As you may have already noticed, the Wharton Journal has “gone gay” in conjunction with this week’s upcoming Rainbow Pub and LGBT Student Day. Some of you may be wondering why the LGBT community deserves their own edition, and many of you have already correctly guessed it’s because I’m the Publisher (as well as one of those gays). I hope the articles you read espouse the supportive environment that has been created at this school and introduces you to just a few of the amazing people who help to foster this positivity. In addition to these articles, I want to share my personal story and my perspective on the LGBT scene at Wharton. I write about my life not to preach my ideology, but because even in the liberalized world we live in, I think much mystery still exists about the LGBT community and it may help to personalize it.
I realized I was different sometime around sixth grade. Not obviously gay, but I didn’t care about the same things other kids did. Contrary to popular belief, I wasn’t all of a sudden party planning and deciding how to redecorate my closet (although I will admit to a Celine Dion obsession). I couldn’t connect like I used to with my friends, couldn’t talk about girls and gross things, and as any kid going through puberty knows, feeling like an outcast is the worst – so you do everything you can to fake it.
I suppressed my feelings for almost ten years before coming to grips with who I was. I first admitted I was gay to a gay friend of mine during an all night college drinking session when I was 21. I ended up crying on top of his freezer (I was in Nebraska) for more than two hours before passing out, and woke up the next morning next to a two foot pile of Kleenex. The worst was now over – I had told someone how I felt. Now I had to tell my family and friends, but I was no longer scared. And when I did tell my parents, I decided to tell them separately and they were hilarious. My father reacted by saying nothing for 15 minutes, then asked if I still liked football. My mother assumed I had asked to talk to her “immediately” because I had some sort of incurable disease, and her response was: “No shit, is that it?”
Being gay does not define who I am. I have a significant other – just a different gender, I go out to bars – just different bars occasionally, I listen to music – just a little more One Direction and Katy Perry than others, and I still want to be professionally successful and get married and have a family – with no qualifier. I’m not as strong of a gay advocate as I should be; I’ve never marched for equality, I’ve never gone door to door fighting for what I believe. Many of my classmates have done this and more, and I’m humbled by their courage and action.
Stereotyping LGBTers and giving them a homogenous set of characteristics is one of the reasons I believe people remain in the closet even with a supportive a network, and it happens here at Wharton. I have no interest in watching a drag show, let alone participating in one, and I cannot find more than one other gay person at this school willing to watch football with me on a Sunday. These (obviously simplified) divisions can be overcome, but the problem is that people work so hard to find a group of friends and a network who will understand and accept them, only to be faced with a set of expectations on how they should act. To the LGBT community: embrace our history, remember the actions that have empowered us, but celebrate the individuality of the person. We have fought so hard to be treated as equal, but we need to be as inclusive of different lifestyles as we have demanded from everyone else. Straights: don’t stereotype either. Do you want me to associate all of you with Kim Kardashian or Kayne West?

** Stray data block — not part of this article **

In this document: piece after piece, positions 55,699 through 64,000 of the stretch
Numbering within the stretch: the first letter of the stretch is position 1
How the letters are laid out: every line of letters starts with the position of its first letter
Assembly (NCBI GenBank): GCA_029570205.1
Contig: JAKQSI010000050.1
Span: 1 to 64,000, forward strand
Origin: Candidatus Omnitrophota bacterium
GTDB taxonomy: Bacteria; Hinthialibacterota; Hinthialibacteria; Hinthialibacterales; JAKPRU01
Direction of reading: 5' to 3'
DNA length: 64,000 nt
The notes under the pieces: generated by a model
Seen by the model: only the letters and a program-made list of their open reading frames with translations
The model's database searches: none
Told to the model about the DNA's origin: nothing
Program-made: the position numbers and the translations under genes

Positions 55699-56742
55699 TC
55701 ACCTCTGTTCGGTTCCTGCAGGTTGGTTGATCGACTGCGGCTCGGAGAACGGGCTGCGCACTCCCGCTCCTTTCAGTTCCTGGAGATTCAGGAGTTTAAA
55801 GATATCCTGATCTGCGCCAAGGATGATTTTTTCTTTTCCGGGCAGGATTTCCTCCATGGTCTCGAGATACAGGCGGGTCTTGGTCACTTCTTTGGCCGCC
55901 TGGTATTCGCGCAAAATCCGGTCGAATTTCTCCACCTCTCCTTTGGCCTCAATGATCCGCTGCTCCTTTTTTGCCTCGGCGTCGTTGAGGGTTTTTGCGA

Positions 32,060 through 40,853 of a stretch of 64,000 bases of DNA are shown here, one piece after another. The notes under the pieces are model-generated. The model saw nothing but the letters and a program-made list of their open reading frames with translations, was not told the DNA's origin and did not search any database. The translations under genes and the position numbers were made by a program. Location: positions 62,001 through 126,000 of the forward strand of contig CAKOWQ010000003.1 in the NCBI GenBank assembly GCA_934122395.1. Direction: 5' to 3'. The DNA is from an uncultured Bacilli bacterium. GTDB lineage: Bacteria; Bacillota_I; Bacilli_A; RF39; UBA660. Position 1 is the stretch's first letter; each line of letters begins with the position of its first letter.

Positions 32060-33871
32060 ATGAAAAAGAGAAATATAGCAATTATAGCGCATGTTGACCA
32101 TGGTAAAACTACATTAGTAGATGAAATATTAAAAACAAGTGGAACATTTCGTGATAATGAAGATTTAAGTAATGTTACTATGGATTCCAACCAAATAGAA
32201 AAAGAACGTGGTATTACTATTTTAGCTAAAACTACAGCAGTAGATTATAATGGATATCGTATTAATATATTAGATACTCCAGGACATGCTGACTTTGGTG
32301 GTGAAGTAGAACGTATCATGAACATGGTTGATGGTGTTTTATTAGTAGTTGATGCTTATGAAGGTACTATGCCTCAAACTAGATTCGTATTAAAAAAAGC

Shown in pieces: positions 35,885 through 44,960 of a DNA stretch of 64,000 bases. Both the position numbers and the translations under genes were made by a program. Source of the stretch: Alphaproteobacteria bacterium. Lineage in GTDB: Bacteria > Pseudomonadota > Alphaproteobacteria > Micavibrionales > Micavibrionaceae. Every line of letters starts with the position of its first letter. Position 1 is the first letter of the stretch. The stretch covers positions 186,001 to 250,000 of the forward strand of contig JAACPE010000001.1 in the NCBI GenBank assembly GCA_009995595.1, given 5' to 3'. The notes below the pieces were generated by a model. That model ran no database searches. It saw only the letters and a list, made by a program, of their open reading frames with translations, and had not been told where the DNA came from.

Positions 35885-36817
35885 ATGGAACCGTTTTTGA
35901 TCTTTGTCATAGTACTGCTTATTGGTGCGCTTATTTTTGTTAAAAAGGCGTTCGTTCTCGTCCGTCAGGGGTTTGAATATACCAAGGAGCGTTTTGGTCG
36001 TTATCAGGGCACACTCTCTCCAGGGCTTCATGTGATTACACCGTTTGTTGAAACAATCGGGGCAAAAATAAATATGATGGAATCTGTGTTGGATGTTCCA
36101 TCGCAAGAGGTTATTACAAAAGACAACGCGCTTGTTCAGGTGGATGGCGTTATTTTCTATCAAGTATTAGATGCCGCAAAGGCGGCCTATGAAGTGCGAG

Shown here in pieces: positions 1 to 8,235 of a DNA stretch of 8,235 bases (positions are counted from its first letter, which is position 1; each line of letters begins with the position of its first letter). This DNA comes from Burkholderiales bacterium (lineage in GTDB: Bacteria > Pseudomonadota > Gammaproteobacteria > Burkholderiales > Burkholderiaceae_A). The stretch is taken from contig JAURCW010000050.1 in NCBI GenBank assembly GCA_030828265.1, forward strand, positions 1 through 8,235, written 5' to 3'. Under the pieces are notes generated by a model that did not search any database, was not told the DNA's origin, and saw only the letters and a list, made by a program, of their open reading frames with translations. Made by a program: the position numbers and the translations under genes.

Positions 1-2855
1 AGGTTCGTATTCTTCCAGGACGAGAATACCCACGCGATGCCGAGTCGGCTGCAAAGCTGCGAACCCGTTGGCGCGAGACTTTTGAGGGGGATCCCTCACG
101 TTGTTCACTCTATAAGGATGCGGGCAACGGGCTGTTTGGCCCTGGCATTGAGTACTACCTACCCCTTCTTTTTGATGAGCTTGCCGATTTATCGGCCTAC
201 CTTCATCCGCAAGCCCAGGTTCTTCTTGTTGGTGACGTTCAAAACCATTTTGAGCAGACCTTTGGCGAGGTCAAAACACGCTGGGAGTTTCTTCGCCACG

Overall, being LGBT at Wharton has been an overwhelmingly positive experience. The Out4Biz community, especially Allies, have instilled confidence and self-worth in me, and I will walk out of this school more proud of my sexuality than when I walked into it. Each time I see a classroom full of rainbow stickered nameplates, it’s hard not to feel proud.
But that doesn’t mean we should be content with where we are. We may be increasing our LGBT population each year, but historically, women have made up a low percentage of the LGBT community. If Wharton can be 45% female, why don’t lesbians make up 45% of the LGBT population at business school? Furthermore, how many of you would be as understanding of a bisexual or transsexual? Up until a couple of years ago, I doubt I would have been.
While there is still a lot of work to be done, I want to give my sincere thanks to the LGBT community at Wharton and UPenn, and to the Allies, official and unofficial. We have created a safe and fun environment for everyone to succeed regardless of sexuality and that should be part of the message Wharton sends to prospective students everywhere. That and our gays and lesbians are way better than Harvard’s.